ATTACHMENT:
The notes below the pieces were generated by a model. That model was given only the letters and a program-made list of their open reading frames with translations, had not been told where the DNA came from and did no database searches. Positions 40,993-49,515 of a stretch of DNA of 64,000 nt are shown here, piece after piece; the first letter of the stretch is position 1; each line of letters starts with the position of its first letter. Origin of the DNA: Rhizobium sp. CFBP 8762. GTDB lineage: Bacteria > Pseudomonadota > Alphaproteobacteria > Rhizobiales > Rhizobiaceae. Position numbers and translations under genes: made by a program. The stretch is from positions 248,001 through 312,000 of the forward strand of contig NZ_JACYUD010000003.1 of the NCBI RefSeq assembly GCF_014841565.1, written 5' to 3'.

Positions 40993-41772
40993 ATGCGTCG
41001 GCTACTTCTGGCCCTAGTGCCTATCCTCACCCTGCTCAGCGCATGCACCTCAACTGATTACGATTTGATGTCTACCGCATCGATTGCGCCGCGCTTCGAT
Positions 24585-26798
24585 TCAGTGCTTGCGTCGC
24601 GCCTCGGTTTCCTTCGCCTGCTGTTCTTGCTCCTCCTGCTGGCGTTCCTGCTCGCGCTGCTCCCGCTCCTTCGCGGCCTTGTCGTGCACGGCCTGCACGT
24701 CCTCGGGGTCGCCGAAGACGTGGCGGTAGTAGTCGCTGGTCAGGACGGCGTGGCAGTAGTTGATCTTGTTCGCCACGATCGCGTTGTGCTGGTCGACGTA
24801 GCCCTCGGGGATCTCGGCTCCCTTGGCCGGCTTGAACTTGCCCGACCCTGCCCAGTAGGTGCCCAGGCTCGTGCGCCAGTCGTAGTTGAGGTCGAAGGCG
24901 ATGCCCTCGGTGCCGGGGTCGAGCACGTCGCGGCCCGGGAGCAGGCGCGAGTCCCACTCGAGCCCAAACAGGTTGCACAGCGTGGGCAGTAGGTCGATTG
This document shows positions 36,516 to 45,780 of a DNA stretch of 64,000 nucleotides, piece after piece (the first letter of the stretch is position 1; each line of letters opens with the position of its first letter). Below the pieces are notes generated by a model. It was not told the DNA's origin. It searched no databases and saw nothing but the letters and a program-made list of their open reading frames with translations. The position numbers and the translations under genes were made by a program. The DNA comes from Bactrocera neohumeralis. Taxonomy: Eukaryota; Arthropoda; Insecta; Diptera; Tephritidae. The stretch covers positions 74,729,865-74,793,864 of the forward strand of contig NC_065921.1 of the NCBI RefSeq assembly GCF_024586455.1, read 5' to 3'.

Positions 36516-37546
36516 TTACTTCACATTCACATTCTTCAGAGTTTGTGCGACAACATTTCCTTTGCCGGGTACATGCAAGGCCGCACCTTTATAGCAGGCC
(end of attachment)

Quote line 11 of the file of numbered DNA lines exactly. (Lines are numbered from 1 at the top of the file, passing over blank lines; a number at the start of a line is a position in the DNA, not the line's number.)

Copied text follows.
This document shows positions 36,516 to 45,780 of a DNA stretch of 64,000 nucleotides, piece after piece (the first letter of the stretch is position 1; each line of letters opens with the position of its first letter). Below the pieces are notes generated by a model. It was not told the DNA's origin. It searched no databases and saw nothing but the letters and a program-made list of their open reading frames with translations. The position numbers and the translations under genes were made by a program. The DNA comes from Bactrocera neohumeralis. Taxonomy: Eukaryota; Arthropoda; Insecta; Diptera; Tephritidae. The stretch covers positions 74,729,865-74,793,864 of the forward strand of contig NC_065921.1 of the NCBI RefSeq assembly GCF_024586455.1, read 5' to 3'.